Yongmaan Park is Chairman and Chief Executive Officer of Doosan Group, and is also Chairman of key Doosan businesses including Doosan Infracore and Doosan Heavy Industries & Construction. Doosan is a Fortune Global 500 conglomerate with $24 billion revenue generated by key businesses in power and desalination plant construction, and the manufacturing of power equipment, construction equipment, engines and machine tools. Doosan boasts a storied history of 116 years making it 'the oldest company in Korea', and simultaneously 'the fastest moving company'.
Yongmaan Park has been described as an open and caring leader who places people at the core of his values, and is currently devoted to building a strong common corporate culture within Doosan designed to enable unparalleled success for another 100 years. He is also a public figure known for his open communication through Twitter, with more than 130,000 followers.
As CAO, Martha Choe oversees the foundation's Human Resources, Security, and Global Workplace Resource operations teams, including responsibility for operations budgets for US and global offices and the foundation's campus and Visitor Center in the heart of Seattle. Choe joined the foundation in 2004 as the Director of the Global Libraries initiative in the foundation's Global Development Program.
Before joining the foundation, Choe has served as the director of the Washington State Department of Community, Trade and Economic Development, as a member of the Seattle City Council, and as a vice president at the Bank of California Credit Administration. Choe has long been active in civic and Asian American organizations and serves on several boards, including The Seattle Foundation, CRAFT3, Seattle Metro Chamber of Commerce and the Seattle Branch of the Federal Reserve Bank of San Francisco. She is former chair of the White House Commission on Asian American and Pacific Islanders.
Juju Chang is an Emmy Award-winning correspondent for ABC News "Nightline." She also reports regularly for Good Morning America and 20/20. Chang also hosts "Moms Get Real," a digital show for ABC News NOW aimed at cracking the facade of perfect mommy-hood.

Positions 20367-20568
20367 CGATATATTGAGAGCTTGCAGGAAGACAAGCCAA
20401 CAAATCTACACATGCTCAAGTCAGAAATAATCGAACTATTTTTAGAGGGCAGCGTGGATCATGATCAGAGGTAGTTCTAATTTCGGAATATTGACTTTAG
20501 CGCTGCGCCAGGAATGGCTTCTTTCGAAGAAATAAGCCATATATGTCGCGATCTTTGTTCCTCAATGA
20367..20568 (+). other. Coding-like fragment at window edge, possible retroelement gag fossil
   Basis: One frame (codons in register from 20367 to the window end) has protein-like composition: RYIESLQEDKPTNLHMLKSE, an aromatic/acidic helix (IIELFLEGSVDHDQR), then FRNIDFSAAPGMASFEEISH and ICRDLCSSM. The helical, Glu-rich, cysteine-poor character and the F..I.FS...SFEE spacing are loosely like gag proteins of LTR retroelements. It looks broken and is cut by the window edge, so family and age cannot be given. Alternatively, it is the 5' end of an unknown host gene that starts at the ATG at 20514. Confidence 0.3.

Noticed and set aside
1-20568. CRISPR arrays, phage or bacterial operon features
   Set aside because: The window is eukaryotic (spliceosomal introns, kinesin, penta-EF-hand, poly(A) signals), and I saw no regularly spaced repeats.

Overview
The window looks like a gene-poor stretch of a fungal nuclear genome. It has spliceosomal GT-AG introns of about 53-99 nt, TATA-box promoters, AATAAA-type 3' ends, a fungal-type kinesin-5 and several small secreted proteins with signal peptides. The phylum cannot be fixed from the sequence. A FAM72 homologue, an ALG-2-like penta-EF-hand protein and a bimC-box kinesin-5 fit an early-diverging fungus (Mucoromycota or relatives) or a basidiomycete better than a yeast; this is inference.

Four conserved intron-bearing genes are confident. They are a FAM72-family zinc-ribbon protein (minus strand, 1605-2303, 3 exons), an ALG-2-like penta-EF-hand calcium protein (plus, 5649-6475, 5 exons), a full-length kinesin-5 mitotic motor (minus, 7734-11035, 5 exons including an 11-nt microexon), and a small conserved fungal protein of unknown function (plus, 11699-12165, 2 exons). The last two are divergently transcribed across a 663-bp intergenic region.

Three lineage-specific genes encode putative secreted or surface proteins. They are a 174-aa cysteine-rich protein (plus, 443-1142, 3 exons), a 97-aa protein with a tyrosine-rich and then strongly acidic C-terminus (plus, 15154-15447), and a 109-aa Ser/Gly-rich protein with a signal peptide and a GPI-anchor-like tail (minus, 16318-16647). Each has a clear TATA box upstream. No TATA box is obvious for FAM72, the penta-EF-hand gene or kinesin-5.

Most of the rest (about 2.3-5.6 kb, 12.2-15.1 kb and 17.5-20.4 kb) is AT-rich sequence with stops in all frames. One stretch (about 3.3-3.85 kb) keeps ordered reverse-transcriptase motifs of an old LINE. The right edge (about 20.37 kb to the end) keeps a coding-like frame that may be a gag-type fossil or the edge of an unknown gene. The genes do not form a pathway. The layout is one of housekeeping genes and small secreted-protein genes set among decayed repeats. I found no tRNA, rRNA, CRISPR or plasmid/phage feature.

Chang has covered breaking news of the devastating earthquake in Haiti and the deadly mine disaster in West Virginia. Chang's many hour-long reports include the story of a murdered eighth grader in Oxnard, California named Larry King, which examined the issues of bullying, child abuse and juvenile justice. She also anchored hours for Primetime Nightline on "Twin-tuition"; on an "Extra-ordinary family" from Tennessee who have 18 biological kids; and on "Mommywood," which featured interviews with celebrity moms.
She received an Emmy Award for team coverage of the California wildfires. She won one of her two Gracies for a 20/20 story on gender equality in the sciences. Her hour-long 20/20 reports include an in-depth look at the impact on foreign adoptions gone wrong; the struggles of people with Albinism globally, including the plight of Tanzanian albinos; and an intimate portrait of one family dealing with gender transition.
Chang's award-winning investigative reports include the case of Hannah Overton, a young Texas mother of five sentenced to life in prison for the salt-poisoning death of her foster son, Andrew Burd.
A former news anchor for Good Morning America, Chang had in 2000 anchored the early morning newscasts World News Now and World News This Morning.
She began her career at ABC News as a desk assistant and eventually became a producer at World News Tonight. She rose to become a correspondent covering such stories as the U.S. Embassy bombings in Kenya, Hurricane Georges, and the anniversary of the Chernobyl nuclear accident. She was based in Washington, DC from 1996-1997, where she covered the White House, Capitol Hill and the 1996 presidential election for NewsOne, ABC's affiliate news service.
Prior to her assignment in Washington, Chang was a reporter for KGO-TV in San Francisco, from 1995-96.
Born in Seoul, South Korea, and raised in California, Chang graduated with honors from Stanford University with a BA in political science and communication. At Stanford, she was awarded the Edwin Cotrell Political Science Prize.
Chang is married to Neal Shapiro and has three sons. She is a member of the Council on Foreign Relations and a founding board member of the Korean American Community Foundation.